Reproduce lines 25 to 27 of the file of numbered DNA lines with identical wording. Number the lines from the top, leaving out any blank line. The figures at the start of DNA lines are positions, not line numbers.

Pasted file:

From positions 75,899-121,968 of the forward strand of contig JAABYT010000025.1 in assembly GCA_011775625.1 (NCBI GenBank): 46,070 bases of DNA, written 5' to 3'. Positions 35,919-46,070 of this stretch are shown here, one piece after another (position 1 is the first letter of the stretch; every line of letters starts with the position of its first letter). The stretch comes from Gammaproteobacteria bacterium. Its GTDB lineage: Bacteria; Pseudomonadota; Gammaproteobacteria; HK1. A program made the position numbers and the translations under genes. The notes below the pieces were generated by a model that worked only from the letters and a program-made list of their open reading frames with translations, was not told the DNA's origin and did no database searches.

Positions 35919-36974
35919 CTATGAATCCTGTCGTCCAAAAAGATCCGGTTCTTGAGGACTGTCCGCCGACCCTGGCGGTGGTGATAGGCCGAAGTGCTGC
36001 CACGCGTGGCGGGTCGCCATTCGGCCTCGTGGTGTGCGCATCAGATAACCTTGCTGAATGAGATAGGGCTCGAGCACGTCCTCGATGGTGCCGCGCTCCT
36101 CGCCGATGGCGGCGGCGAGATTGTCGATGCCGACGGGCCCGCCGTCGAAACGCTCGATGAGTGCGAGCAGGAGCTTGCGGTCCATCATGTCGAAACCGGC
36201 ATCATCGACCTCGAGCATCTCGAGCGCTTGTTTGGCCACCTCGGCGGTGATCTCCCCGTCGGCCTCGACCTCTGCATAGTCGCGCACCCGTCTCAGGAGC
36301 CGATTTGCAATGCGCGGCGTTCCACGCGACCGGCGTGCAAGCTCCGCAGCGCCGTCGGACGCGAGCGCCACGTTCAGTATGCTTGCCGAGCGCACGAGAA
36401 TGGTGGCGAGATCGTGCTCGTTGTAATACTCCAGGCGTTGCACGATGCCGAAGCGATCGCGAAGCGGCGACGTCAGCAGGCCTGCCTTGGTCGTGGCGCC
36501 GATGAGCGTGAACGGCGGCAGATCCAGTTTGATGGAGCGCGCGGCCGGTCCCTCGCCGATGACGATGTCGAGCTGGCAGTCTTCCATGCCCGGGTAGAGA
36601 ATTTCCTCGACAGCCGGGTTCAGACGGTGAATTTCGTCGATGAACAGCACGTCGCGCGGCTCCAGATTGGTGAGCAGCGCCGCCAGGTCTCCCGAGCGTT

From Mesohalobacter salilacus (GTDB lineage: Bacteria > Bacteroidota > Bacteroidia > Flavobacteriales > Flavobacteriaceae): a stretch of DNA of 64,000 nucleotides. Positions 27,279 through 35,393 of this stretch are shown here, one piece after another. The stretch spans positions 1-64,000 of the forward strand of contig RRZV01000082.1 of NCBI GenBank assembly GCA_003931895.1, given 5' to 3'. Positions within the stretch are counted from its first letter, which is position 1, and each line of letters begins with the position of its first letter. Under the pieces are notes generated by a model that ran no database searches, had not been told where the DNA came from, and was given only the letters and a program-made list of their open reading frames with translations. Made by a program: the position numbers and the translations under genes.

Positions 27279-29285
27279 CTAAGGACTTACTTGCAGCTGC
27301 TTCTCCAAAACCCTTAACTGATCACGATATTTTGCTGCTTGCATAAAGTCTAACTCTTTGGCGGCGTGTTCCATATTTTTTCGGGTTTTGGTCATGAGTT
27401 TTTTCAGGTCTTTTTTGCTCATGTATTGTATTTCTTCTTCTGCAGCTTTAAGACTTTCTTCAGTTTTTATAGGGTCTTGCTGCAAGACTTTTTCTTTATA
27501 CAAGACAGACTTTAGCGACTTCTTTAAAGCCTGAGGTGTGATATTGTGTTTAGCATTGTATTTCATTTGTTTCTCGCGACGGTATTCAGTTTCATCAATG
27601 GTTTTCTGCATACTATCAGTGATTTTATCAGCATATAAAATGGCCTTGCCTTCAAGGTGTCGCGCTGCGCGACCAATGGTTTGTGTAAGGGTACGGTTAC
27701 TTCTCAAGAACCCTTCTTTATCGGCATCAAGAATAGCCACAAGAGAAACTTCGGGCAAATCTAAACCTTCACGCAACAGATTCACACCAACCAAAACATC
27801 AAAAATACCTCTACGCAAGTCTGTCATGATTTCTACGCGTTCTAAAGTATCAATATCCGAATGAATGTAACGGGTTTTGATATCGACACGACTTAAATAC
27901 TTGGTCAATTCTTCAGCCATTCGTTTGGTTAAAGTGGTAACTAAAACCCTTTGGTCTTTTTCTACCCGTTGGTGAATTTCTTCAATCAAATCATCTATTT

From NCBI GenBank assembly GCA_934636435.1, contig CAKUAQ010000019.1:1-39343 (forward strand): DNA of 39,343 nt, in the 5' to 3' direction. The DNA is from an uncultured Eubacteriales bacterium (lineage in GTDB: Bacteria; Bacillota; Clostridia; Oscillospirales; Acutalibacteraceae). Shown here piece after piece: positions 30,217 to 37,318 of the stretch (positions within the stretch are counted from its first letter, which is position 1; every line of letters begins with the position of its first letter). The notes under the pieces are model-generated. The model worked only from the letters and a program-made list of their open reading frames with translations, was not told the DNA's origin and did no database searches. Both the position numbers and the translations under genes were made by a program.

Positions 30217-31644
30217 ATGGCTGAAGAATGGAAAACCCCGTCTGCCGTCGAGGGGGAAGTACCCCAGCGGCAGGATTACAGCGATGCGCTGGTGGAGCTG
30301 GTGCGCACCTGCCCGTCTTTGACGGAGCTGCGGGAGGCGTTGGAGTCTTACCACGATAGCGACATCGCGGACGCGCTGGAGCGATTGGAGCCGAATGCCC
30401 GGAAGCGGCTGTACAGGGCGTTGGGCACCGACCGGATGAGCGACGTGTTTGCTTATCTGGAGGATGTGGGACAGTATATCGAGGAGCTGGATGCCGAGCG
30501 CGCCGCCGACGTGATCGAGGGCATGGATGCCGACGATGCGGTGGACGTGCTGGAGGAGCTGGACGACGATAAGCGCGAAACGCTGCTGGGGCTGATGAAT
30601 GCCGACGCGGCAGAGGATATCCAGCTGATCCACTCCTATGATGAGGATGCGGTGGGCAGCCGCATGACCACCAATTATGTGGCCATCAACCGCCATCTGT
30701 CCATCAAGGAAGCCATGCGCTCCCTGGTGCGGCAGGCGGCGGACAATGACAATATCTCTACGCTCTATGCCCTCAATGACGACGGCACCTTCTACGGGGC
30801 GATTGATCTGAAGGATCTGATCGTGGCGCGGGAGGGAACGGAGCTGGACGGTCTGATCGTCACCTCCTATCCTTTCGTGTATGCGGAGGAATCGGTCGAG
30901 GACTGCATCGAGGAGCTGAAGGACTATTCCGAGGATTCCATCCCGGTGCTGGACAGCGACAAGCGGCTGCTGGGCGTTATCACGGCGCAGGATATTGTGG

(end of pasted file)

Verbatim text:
30401 GGAAGCGGCTGTACAGGGCGTTGGGCACCGACCGGATGAGCGACGTGTTTGCTTATCTGGAGGATGTGGGACAGTATATCGAGGAGCTGGATGCCGAGCG
30501 CGCCGCCGACGTGATCGAGGGCATGGATGCCGACGATGCGGTGGACGTGCTGGAGGAGCTGGACGACGATAAGCGCGAAACGCTGCTGGGGCTGATGAAT
30601 GCCGACGCGGCAGAGGATATCCAGCTGATCCACTCCTATGATGAGGATGCGGTGGGCAGCCGCATGACCACCAATTATGTGGCCATCAACCGCCATCTGT